Prince Kohli, CTO of Automation Anywhere, explained AI-powered automation has been made possible by advances in the AI fields of text and image recognition and the creation and usage of high-quality machine learning and foundational models that power generative AI.

When coupled together, these advances allow a digital worker to “read” and “understand” their environment, which in turn allows them to act on it.

They can then perform complex activities such as dynamically optimizing workloads, allocating and de-allocating resources more efficiently, and proactively identifying and resolving issues before they escalate.

“They are essential in any domain where there is a large amount of data or a need for a real-time response,” Kohli said.

Furthermore, it allows IT professionals to use natural language to query or create rules and to obtain information, thus reducing the need to communicate in specific configuration mechanisms or programming languages.

“This, in turn, reduces errors in operations,” he said. “The automation of repetitive and common tasks save valuable time and free up humans, enhancing workload management and ultimately increasing job satisfaction and reducing burnout for IT teams.

Kohli noted Automation Anywhere uses AI-powered automations to look for malicious patterns in data traffic and act upon them in real time.

“As one can imagine, both the scale of data and the need to act quickly can only be served by an automated solution,” he said. “The best metrics measure impact and other outcomes for goals that are strategic to the team.”

To gauge performance, Kohli recommended starting with well-defined traditional metrics such as service level agreements (SLAs) on uptime, response time and net promoter score (NPS), that help measure the quality of operations.

“We also recommend looking into translating these into an effective increase in IT team capacity, as measured by reduction in person-hours spent on a process or task,” he said.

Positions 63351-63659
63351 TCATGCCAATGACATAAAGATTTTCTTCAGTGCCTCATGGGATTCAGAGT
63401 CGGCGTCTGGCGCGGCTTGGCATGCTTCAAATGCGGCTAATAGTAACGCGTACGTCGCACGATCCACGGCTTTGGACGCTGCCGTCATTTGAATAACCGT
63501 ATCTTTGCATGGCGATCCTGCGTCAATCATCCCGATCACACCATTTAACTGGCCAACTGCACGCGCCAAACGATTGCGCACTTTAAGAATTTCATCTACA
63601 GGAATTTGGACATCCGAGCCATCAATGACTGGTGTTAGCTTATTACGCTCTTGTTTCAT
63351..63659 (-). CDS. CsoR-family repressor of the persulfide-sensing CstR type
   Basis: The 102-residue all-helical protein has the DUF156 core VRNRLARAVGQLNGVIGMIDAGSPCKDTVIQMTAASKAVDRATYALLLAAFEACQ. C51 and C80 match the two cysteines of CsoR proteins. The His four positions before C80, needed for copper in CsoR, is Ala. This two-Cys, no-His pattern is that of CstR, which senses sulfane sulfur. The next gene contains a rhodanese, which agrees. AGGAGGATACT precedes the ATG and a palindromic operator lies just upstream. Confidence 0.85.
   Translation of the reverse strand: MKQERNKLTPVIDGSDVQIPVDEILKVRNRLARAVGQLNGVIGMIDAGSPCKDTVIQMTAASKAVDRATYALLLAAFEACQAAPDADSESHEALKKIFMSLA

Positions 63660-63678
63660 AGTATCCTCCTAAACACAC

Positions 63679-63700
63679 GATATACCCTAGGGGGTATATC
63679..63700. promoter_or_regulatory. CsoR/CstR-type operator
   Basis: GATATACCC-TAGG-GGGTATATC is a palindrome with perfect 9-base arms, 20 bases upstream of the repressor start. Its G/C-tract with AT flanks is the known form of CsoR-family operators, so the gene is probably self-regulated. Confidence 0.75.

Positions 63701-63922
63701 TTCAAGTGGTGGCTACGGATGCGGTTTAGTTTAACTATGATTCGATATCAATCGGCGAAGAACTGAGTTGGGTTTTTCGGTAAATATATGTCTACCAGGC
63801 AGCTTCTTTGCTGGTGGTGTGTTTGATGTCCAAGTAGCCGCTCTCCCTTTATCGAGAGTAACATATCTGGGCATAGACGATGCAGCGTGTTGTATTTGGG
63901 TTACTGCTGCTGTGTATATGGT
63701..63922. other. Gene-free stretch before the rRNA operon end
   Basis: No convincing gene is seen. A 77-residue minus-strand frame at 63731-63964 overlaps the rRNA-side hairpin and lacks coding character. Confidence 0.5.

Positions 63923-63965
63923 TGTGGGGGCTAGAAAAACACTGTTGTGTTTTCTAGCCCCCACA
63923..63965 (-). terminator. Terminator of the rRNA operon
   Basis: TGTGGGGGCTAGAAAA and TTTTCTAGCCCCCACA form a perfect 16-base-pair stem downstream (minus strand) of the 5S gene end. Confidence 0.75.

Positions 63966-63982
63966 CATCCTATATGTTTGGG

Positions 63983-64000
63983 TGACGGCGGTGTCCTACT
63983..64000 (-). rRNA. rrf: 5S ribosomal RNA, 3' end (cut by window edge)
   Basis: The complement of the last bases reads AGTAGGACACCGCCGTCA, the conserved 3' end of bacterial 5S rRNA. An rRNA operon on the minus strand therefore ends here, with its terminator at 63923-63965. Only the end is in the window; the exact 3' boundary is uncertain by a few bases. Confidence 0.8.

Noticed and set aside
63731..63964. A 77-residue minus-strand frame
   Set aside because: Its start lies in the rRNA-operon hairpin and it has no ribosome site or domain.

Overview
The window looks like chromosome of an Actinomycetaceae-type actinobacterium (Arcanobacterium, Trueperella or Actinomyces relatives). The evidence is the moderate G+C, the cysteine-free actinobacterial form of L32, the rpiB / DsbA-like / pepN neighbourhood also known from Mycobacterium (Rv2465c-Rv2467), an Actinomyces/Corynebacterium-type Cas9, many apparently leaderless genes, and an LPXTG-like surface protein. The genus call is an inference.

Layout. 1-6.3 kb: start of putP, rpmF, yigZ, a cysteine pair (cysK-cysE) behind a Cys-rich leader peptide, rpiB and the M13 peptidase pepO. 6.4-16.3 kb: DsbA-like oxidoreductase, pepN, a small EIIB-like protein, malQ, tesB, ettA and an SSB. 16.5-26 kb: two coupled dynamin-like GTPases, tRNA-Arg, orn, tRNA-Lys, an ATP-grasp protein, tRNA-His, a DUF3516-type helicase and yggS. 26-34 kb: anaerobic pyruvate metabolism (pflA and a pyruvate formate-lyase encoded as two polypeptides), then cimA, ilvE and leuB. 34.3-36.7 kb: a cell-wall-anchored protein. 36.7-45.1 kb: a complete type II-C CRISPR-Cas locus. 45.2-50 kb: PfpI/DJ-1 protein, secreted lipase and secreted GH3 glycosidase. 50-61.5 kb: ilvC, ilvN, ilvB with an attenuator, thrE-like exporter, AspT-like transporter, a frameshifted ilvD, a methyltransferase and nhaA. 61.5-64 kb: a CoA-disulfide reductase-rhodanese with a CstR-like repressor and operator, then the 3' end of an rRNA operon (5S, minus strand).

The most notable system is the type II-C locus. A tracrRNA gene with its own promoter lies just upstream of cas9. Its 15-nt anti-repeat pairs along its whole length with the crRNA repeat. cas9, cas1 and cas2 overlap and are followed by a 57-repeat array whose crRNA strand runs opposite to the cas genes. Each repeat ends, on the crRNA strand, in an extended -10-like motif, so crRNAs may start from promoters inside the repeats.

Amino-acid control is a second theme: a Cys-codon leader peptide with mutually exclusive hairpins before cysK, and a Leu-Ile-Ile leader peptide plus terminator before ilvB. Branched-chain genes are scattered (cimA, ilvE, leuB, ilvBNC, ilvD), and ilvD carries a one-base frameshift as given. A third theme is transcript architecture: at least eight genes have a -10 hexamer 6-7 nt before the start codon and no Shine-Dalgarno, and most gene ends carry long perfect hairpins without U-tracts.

Mukkamala noted another key performance indicator (KPI) for evaluating the effectiveness of AI-driven automation is the reduction in incident response times.

“A significant decrease in response times is a clear indicator of the efficiency of AI in managing IT workloads and automating problem resolution,” he said.

Strategic Transformations Take Time

Kohli noted change takes time and AI is new to most people, so it’s important to allow time for a strategic transformation to take place.

Similarly, organizations should create and protect the budget for this transformation, so it does not get rolled back into day-to-day operations.

“Finally, they should decide on a timeline to measure the return on this budget,” he said. “The return is measured not only in savings and dollars, but also in employee job satisfaction as measured by NPS.”

Ragupathi added while the KPIs widely depend on the AI use cases implemented, some key metrics that can help organizations understand the effectiveness of AI-driven automation include the percentage of requests handled by virtual support agents and the number of issues resolved with AI-recommended resolutions.

“The latest advancements in LLMs, like the ability to understand and interpret images and videos, will soon find their way into ITSM practices like incident management,” he explained.

This will provide more context and information to technicians about any issues reported since the screenshots and screen recordings submitted by end users can be analyzed.

Mukkamala said by utilizing a common data repository of shared assets and services, AI can access the necessary data to effectively automate routine tasks and decision-making processes.

“This integration not only speeds up the resolution of IT issues but also enhances the overall responsiveness and agility of IT services,” he said.